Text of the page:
Whether or not Tame Impala’s already-booked tours with experimental brethren MGMT and Yeasayer will turn out well remains to be seen, but at the very least, we know the drugs will be good. After all, you can’t help but see the smoke in their superb full length, Innerspeaker, which positions the young Aussies to get that Cut Copy crossover Modular money. A decade ago, when dance-punk and garage-rock abounded, their style probably would’ve gotten them booed off stage or at least made them the brunt of Wolfmother mockery, But whereas Dungen and The Secret Machines had the field to themselves for most of the last few years, Tame Impala’s rise dovetails with other bands who have developed an affection for classic rock. While future tour-mates MGMT skew towards a vintage psysch-pop sound, Tame Impala’s bong-ripping groove finds a home in the proggish space and dreamy vocals that characterized the late 60s and early 70s.
Examine the first 30 seconds of “It Isn’t Meant To Be,” where Tame Impala reveal their Beatles and Cream fixation. The raucous, fuzzed-out basslines on “Alter Ego” and “Lucidity” recall early Led Zeppelin and the short organ solo on “It Is Not Meant To Be” sounds like something a stoned Ray Manzarek might’ve thought up 40 years ago where asking Jim to make soundtracks for imaginary Antonioni films. Whereas many classic rock influences in modern music sound pandering, Tame Impala has listened to enough old records to know that songwriting is as important as style. And while they certainly aren’t revinventing the wheel, they seem to be exploring some of the same places as Zeppelin and the Doors when it comes to song structure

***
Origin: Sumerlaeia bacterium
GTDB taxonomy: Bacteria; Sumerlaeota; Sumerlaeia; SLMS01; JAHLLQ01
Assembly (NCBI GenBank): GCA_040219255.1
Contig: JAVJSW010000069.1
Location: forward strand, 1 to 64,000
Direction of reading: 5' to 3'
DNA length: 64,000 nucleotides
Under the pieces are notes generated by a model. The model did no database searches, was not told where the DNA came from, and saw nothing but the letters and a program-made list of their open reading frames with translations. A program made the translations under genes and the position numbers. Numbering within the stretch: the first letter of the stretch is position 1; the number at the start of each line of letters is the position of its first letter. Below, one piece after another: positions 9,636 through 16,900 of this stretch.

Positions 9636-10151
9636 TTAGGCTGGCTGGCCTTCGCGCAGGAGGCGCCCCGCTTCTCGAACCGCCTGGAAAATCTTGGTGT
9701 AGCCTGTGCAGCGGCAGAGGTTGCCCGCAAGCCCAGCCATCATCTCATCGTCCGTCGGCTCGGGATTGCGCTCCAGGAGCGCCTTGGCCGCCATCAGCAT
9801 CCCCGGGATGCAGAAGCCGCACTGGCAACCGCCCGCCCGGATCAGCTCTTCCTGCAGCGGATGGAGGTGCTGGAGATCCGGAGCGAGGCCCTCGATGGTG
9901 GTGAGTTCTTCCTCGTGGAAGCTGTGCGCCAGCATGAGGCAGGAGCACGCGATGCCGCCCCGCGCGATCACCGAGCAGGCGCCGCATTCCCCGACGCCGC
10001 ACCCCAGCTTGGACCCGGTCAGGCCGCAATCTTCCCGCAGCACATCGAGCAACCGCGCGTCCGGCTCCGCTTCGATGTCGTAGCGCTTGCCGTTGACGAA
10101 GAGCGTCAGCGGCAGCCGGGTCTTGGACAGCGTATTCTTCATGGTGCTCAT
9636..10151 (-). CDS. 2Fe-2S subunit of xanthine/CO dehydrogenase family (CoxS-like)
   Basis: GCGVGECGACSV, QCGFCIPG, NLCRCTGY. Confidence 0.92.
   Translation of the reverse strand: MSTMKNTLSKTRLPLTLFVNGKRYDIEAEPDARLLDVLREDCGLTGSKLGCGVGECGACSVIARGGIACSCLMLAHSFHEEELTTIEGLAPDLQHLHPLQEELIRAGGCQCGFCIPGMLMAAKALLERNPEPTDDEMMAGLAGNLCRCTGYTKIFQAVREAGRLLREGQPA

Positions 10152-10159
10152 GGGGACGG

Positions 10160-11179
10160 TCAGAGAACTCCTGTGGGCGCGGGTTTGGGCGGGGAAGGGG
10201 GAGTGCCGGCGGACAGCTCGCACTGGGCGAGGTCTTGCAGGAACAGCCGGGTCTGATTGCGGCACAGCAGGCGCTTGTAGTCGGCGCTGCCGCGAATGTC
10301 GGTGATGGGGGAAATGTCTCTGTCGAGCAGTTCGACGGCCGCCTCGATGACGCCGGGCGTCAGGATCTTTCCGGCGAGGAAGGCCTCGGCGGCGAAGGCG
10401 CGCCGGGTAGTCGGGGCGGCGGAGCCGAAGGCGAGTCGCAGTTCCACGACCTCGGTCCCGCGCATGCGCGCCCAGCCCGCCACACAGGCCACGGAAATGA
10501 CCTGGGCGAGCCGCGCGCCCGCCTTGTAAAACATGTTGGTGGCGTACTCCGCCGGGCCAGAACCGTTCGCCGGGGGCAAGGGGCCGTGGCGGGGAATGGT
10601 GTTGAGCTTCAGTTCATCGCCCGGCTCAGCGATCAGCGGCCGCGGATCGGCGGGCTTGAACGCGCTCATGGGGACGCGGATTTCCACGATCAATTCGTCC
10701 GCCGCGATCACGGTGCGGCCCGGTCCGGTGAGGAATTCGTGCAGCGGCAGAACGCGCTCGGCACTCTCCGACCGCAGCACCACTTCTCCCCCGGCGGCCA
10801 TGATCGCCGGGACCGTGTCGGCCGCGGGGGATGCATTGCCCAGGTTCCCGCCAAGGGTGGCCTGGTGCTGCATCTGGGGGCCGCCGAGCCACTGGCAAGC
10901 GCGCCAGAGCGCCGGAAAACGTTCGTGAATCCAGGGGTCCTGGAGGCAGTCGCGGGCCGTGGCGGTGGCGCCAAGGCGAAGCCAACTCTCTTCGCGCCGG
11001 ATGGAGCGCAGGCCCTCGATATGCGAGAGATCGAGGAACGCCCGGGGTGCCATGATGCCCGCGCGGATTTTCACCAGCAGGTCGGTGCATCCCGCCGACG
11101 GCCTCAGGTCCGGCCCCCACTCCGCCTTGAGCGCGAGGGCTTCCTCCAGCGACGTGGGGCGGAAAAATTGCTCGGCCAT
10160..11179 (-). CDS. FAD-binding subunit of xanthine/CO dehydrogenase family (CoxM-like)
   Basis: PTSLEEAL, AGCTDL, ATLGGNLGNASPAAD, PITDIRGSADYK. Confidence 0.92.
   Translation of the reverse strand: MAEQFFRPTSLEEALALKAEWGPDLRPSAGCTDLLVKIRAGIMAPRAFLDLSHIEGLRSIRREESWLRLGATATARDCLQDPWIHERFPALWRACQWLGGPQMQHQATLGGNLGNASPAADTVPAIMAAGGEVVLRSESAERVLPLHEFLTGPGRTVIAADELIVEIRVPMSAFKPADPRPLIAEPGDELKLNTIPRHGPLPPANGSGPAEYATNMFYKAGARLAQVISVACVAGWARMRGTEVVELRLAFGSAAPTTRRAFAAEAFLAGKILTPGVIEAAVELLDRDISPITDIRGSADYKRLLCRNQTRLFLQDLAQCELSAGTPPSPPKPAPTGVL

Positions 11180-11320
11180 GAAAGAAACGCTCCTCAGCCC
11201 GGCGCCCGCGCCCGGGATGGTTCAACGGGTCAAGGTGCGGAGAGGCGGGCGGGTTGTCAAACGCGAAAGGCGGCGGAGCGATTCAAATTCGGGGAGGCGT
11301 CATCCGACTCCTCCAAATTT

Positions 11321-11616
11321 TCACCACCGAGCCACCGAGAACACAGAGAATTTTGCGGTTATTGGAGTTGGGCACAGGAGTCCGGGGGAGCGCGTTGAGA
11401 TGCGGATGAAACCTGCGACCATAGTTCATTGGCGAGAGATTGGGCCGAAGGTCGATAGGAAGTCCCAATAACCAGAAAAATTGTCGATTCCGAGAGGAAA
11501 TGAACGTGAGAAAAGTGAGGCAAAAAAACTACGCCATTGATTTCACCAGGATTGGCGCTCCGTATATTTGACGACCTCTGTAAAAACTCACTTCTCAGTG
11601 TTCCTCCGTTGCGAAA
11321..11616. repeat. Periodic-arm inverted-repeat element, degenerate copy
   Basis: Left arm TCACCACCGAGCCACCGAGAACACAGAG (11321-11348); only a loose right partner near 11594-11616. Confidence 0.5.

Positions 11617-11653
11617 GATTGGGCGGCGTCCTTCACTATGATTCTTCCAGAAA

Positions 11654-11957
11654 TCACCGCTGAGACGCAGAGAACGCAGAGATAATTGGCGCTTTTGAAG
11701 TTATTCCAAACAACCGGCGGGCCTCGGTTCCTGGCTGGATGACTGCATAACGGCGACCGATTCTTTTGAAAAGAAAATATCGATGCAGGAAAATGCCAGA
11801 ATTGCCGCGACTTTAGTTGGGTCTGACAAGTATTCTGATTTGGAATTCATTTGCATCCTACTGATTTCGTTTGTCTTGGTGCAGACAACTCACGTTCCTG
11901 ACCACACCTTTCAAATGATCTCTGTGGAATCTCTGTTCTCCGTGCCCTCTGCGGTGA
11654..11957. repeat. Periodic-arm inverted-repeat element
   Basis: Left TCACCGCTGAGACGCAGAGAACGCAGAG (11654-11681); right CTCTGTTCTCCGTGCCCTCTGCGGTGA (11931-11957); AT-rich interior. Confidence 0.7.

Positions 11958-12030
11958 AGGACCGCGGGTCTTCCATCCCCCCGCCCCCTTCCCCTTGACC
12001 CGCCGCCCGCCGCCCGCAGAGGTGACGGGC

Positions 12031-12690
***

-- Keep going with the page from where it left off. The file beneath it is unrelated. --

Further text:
You can tell these guys don’t have too many modern influences, but they’ve obviously jammed out to their fair share of White Stripes and Dungen. And having at least an electro tinge seems to be a prerequisite for getting signed to Modular, so there’s a pretty heavy dance influence on the single “Solitude Is Bliss” and the closer “I Don’t Really Mind.” Impressively keeping course for the entire album, each song manages to sound different than the last, while maintaining a distinct style that no one will likely duplicate any time soon. The blissful vocals of Kevin Parker sound a little bit like a young Paul Mccartney, but it’s easy to get over once you start paying attention to the lyrics. On the dynamic “Alter Ego”, Parker sings “The only one whose really judging you is yourself, nobody else.” Obviously, different issues for a different generation. –Aaron Frank